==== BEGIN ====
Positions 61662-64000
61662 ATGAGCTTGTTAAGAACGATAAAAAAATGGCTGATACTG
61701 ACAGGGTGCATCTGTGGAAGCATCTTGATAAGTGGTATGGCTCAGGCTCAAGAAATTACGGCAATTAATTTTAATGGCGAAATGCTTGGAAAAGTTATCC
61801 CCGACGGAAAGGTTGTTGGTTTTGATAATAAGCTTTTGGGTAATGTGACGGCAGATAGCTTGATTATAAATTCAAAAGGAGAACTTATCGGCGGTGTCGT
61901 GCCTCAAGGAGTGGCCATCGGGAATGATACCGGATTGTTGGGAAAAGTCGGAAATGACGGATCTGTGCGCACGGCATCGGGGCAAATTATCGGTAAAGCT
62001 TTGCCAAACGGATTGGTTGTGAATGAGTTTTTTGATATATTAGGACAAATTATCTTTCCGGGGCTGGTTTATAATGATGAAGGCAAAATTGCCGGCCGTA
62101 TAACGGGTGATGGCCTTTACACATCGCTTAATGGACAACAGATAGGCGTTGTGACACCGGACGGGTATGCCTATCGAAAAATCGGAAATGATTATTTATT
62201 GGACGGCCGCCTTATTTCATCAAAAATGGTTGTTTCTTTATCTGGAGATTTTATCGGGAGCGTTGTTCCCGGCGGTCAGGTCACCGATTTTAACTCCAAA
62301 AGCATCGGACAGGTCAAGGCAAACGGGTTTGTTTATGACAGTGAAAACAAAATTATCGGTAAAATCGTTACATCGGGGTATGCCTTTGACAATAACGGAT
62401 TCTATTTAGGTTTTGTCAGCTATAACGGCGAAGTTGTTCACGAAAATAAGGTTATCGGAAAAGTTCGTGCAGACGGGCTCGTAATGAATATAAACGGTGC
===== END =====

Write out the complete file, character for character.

Positions 61662-64000
61662 ATGAGCTTGTTAAGAACGATAAAAAAATGGCTGATACTG
61701 ACAGGGTGCATCTGTGGAAGCATCTTGATAAGTGGTATGGCTCAGGCTCAAGAAATTACGGCAATTAATTTTAATGGCGAAATGCTTGGAAAAGTTATCC
61801 CCGACGGAAAGGTTGTTGGTTTTGATAATAAGCTTTTGGGTAATGTGACGGCAGATAGCTTGATTATAAATTCAAAAGGAGAACTTATCGGCGGTGTCGT
61901 GCCTCAAGGAGTGGCCATCGGGAATGATACCGGATTGTTGGGAAAAGTCGGAAATGACGGATCTGTGCGCACGGCATCGGGGCAAATTATCGGTAAAGCT
62001 TTGCCAAACGGATTGGTTGTGAATGAGTTTTTTGATATATTAGGACAAATTATCTTTCCGGGGCTGGTTTATAATGATGAAGGCAAAATTGCCGGCCGTA
62101 TAACGGGTGATGGCCTTTACACATCGCTTAATGGACAACAGATAGGCGTTGTGACACCGGACGGGTATGCCTATCGAAAAATCGGAAATGATTATTTATT
62201 GGACGGCCGCCTTATTTCATCAAAAATGGTTGTTTCTTTATCTGGAGATTTTATCGGGAGCGTTGTTCCCGGCGGTCAGGTCACCGATTTTAACTCCAAA
62301 AGCATCGGACAGGTCAAGGCAAACGGGTTTGTTTATGACAGTGAAAACAAAATTATCGGTAAAATCGTTACATCGGGGTATGCCTTTGACAATAACGGAT
62401 TCTATTTAGGTTTTGTCAGCTATAACGGCGAAGTTGTTCACGAAAATAAGGTTATCGGAAAAGTTCGTGCAGACGGGCTCGTAATGAATATAAACGGTGC